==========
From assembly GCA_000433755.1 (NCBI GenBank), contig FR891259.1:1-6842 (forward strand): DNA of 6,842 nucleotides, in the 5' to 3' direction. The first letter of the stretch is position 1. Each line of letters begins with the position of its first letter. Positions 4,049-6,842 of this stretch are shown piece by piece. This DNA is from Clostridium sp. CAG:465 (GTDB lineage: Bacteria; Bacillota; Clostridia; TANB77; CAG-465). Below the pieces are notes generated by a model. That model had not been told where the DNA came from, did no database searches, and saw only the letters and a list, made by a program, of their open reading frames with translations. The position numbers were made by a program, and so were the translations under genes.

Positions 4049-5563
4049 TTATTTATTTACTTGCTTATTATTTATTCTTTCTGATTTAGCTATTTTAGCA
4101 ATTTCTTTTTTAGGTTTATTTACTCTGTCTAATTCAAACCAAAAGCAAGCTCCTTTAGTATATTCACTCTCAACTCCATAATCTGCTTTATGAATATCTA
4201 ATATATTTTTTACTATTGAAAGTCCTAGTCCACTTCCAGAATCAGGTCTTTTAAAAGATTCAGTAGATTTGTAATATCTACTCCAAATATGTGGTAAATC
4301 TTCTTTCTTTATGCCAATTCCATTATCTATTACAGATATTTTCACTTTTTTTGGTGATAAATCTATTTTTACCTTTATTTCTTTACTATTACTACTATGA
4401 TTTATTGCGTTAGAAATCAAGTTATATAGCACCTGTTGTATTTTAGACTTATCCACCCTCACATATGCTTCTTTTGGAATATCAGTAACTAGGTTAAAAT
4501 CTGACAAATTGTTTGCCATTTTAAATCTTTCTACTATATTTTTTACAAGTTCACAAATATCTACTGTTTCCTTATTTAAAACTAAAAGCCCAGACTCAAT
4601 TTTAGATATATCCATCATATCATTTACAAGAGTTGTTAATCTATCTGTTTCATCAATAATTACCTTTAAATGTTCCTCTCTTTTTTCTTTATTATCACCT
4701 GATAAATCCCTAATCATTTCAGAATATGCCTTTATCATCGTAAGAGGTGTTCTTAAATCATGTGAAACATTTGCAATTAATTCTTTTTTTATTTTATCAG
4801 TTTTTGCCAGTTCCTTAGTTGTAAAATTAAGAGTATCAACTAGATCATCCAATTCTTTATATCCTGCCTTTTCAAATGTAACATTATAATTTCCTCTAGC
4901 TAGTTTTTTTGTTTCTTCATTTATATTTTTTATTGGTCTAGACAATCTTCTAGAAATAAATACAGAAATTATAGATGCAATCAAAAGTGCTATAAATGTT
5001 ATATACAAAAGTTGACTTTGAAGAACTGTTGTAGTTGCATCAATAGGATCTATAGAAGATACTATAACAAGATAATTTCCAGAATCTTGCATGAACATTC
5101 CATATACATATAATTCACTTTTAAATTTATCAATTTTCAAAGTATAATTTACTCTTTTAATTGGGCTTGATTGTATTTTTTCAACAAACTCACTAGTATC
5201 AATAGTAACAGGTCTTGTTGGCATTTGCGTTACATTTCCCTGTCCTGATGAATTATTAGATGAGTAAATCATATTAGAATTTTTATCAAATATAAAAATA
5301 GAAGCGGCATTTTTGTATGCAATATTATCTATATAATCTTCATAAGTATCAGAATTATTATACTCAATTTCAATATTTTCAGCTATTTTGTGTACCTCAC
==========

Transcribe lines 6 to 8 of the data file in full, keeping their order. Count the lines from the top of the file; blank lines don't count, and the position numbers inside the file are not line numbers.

4301 TTCTTTCTTTATGCCAATTCCATTATCTATTACAGATATTTTCACTTTTTTTGGTGATAAATCTATTTTTACCTTTATTTCTTTACTATTACTACTATGA
4401 TTTATTGCGTTAGAAATCAAGTTATATAGCACCTGTTGTATTTTAGACTTATCCACCCTCACATATGCTTCTTTTGGAATATCAGTAACTAGGTTAAAAT
4501 CTGACAAATTGTTTGCCATTTTAAATCTTTCTACTATATTTTTTACAAGTTCACAAATATCTACTGTTTCCTTATTTAAAACTAAAAGCCCAGACTCAAT